Robert A. Moog, who developed the synthesizer given his name, died August 21 in Asheville, N.C. of an inoperable brain tumor. He was 71.
As a Ph.D. student in engineering physics at Cornell University, in 1964 developed his first voltage-controlled synthesizer modules with composer Herbert Deutsch. By the end of that year, R.A. Moog Co. marketed the first commercial modular synthesizer.
The instrument allowed musicians, first in a studio and later on stage, to generate a range of sounds that could mimic nature or seem otherworldly by flipping a switch, twisting a dial, or sliding a knob. Other synthesizers were already on the market in 1964, but Moog’s stood out for being small, light and versatile.
The Beatles used a Moog synthesizer on their 1969 album, “Abbey Road”; a Moog was used to create an eerie sound on the soundtrack to the 1971 film “A Clockwork Orange.”
Keyboardist Walter (later Wendy) Carlos demonstrated the range of Moog’s synthesizer by recording the hit album “Switched-On Bach” in 1968 using only the new instrument instead of an orchestra.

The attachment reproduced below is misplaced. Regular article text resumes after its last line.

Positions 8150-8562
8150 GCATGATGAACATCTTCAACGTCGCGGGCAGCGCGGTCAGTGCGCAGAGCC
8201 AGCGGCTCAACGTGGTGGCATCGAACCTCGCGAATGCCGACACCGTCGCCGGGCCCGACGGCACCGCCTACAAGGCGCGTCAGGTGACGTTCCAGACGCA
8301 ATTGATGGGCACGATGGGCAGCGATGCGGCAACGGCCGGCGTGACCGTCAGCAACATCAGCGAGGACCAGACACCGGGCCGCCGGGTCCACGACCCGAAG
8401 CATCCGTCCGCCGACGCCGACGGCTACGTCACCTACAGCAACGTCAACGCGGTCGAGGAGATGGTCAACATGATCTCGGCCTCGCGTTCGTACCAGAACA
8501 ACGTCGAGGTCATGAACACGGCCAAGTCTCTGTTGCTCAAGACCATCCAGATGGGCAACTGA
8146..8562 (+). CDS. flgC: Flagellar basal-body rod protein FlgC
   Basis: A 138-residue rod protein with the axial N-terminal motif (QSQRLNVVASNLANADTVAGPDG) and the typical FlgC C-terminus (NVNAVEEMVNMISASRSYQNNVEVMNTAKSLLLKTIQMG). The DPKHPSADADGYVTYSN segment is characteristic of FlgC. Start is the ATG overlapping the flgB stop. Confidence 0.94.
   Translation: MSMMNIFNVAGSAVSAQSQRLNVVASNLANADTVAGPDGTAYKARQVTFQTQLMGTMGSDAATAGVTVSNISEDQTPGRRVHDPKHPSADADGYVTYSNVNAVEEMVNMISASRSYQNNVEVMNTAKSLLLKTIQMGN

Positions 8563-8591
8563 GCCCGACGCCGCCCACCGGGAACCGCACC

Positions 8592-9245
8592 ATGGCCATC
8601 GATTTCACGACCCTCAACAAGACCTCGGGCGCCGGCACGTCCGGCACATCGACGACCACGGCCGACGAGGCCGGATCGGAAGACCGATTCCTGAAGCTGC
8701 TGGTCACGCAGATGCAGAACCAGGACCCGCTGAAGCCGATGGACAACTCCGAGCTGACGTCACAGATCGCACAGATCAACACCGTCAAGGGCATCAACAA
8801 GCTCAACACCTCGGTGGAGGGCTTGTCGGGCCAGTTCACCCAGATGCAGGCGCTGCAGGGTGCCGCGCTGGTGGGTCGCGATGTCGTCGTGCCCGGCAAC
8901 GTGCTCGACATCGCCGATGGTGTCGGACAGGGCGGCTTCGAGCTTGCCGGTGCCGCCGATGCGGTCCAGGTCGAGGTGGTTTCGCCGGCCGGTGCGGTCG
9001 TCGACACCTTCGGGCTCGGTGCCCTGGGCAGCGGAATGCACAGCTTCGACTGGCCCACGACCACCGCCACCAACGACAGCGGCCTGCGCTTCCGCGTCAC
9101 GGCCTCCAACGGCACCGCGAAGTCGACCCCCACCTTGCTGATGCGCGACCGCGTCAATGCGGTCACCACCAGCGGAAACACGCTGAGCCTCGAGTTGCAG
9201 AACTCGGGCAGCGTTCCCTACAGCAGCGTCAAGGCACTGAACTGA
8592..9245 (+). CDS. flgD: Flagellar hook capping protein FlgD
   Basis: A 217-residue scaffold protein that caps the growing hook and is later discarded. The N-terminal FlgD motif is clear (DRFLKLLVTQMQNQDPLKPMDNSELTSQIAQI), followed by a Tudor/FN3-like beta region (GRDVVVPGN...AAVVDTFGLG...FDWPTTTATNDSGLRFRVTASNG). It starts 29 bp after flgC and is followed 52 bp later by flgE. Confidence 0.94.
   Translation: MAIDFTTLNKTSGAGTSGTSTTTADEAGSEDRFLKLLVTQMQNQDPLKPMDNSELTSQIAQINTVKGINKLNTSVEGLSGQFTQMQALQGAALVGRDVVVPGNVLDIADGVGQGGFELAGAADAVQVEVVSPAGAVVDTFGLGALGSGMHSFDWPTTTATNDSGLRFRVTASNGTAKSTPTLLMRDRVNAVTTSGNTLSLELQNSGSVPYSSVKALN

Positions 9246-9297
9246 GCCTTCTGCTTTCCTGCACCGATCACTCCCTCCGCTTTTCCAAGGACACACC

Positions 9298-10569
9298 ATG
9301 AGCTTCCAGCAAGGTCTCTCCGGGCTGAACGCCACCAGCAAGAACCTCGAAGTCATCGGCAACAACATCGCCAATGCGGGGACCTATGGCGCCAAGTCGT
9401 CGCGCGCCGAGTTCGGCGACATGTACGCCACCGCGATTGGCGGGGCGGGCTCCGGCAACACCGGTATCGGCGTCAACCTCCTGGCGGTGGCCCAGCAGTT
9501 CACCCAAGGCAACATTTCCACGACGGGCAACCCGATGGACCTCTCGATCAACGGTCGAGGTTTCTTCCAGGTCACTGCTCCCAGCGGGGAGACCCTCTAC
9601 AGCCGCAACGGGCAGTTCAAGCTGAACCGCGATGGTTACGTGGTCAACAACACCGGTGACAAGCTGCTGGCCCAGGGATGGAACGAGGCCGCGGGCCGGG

The popularity of the synthesizer and the success of the company named for Moog took off in rock as extended keyboard solos in songs by Manfred Mann, Yes and Pink Floyd became part of the progressive sound of the 1970s.
Charles Carlini, a New York City concert promoter, staged Moogfest in May 2004 to mark a half-century since Moog founded his first company while still in college. Keith Emerson, Rick Wakefield of Yes, and Bernie Worrell of Parliament/Funkadelic were among those who played, and a second Moogfest was held a year later.
Born in New York City, Moog paid for his studies at Queens College and Columbia University by building and marketing theremins, which are played by passing the hand through and around vibrating radio tubes. He went on to attach his name to a long list of synthesizers developed over the years — among them Micromoog, Minitmoog, Multimoog and Memorymoog.
Moog, who had set up shop in suburban Buffalo, N.Y., sold R.A. Moog in 1973 and moved five years later to a remote plot outside Asheville.
He spent the early 1990s as a research professor of music at the University of North Carolina at Asheville before turning full-time to running his new instrument business, which was renamed Moog Music in 2002. The roster of customers includes Nine Inch Nails, Pearl Jam, Beck, Phish, Sonic Youth and Widespread Panic.
Moog is survived by his wife, Ileana; four children and a stepdaughter.